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Family of a teenager who died fighting doctors’ attempts to withdraw her life support vow to continue her extraordinary legal battle even after her death and prove the courts wrong

The family of a sick teenager who died while fighting doctors‘ attempts to withdraw her life support have vowed to continue her legal battle in an extraordinary bid to prove the courts got it wrong about her.

Sudiksha Thirumalesh, 19, who suffered from a rare genetic disorder, died earlier this month in the midst of a months-long fight with an NHS trust, which cannot be named, while she was subject to a strict gagging order. 

Just weeks before Sudiksha’s death she had launched a legal appeal after a judge ruled that she did not have the ‘mental capacity’ to make decisions about her own medical care and that the courts should determine her future.

The ruling was made despite two court-appointed psychiatrists insisting that she did have ‘capacity’, with one noting that she was ‘comfortable, smiling [and] alert’.

‘Sudiksha was devastated by the decision, but she sadly died before her appeal could be heard in court,’ her brother Varshan, 27, said last night. ‘Even until her last breath she was fully conscious and she had full capacity. We feel the ruling wasn’t right and we want to try to change that.’

Sudiksha Thirumalesh, 19, died earlier this month from a rare genetic disorder

Sudiksha Thirumalesh, 19, died earlier this month from a rare genetic disorder

Her family, who live in the Midlands, said they will now continue pursuing her appeal on her behalf.

Varshan added: ‘She was able to communicate her wishes. She would sometimes use her speaking valve or a notebook and pen. She would write questions to the nurses and could express her concerns.’

Sudiksha was hospitalised last year after contracting Covid. She died on September 12, just days after speaking anonymously in the Mail about her ordeal.

She said: ‘My next stop is the Court of Appeal where I hope to establish my right to choose my own lawyers and to make my own medical decisions. This system urgently needs to change and I pray no one else will ever have to go through what I and my family have been made to suffer this past year.’

Sudiksha wanted to travel to North America for what she hoped would be potentially life-extending clinical trials of nucleoside therapy. While her doctors claimed that they would not stand in her way, the family say the gagging clauses prevented her from fundraising for the £1.5 million needed to make the journey and pay for the treatment.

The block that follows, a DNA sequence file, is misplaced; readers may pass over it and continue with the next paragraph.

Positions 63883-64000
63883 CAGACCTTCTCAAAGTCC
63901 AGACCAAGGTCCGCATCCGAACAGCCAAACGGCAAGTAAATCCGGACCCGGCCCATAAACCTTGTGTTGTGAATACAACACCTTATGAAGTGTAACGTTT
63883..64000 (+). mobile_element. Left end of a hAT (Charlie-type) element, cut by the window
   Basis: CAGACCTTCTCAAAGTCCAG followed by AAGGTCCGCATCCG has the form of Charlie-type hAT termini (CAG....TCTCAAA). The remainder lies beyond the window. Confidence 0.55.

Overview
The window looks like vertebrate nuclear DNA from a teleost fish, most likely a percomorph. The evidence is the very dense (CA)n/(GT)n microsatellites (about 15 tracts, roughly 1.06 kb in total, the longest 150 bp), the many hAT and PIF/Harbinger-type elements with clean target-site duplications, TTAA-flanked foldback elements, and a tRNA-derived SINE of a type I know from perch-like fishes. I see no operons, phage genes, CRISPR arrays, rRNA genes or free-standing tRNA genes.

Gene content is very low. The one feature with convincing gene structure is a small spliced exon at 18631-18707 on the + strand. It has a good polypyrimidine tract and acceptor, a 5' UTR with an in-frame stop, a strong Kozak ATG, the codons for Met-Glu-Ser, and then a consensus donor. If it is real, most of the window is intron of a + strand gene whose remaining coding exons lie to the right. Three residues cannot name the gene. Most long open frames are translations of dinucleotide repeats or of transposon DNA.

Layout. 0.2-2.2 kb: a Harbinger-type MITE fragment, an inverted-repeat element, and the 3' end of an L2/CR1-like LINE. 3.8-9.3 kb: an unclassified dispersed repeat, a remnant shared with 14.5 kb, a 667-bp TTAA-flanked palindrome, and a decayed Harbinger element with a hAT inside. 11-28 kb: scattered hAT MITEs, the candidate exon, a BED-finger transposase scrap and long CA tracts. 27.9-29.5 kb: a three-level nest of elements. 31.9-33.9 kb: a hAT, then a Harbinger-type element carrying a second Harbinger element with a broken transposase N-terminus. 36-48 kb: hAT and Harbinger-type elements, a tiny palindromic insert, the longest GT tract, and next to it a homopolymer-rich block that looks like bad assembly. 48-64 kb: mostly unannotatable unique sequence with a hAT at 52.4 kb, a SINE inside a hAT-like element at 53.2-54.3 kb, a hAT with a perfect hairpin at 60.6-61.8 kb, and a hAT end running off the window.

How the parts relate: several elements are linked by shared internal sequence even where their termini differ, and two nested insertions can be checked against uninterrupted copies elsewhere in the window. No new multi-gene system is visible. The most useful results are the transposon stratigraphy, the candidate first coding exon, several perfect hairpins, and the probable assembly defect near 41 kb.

As Sudiksha’s condition worsened in recent months she was left reliant on a ventilator, a feeding tube and regular dialysis. However, doctors successfully argued that her refusal to accept their view that she was ‘actively dying’ was a sign of delusion, and so the Court of Protection should decide her fate. They said that the kindest course of action would be to ‘de-escalate her intensive care’.

Following her death after a cardiac arrest, her mother Revathi, 55, said: ‘We don’t want this to happen to anyone else; Sudiksha must be the last case.’

The family went to the High Court on Friday to remove the strict reporting restrictions which had shrouded the case in secrecy. Before the hearing, Sudiksha could be identified only as ‘ST’.

Sudiksha Thirumalesh with her brother Varshan and, right, in hospital as her condition deteriorated

Sudiksha Thirumalesh with her brother Varshan and, right, in hospital as her condition deteriorated 

Sudiksha Thirumalesh's family, who live in the Midlands, said they will now continue pursuing her appeal on her behalf

Sudiksha Thirumalesh’s family, who live in the Midlands, said they will now continue pursuing her appeal on her behalf

They were finally able to tell her story in an exclusive interview in yesterday’s Daily Mail.

Andrea Williams, chief executive of the Christian Legal Centre which is supporting the family, said the judgment on Sudiksha’s capacity must be ‘overturned’.

‘Sudiksha’s case has revealed flaws in law and medicine when it comes to assessing whether a person has mental capacity to make choices on their own behalf,’ she said. ‘The lack of transparency in the system cannot go unchallenged.’

The family are still fighting to lift the restrictions on identifying the NHS trust, the hospital and the clinicians involved. Mr Justice Peel reserved judgment on the matters until tomorrow.

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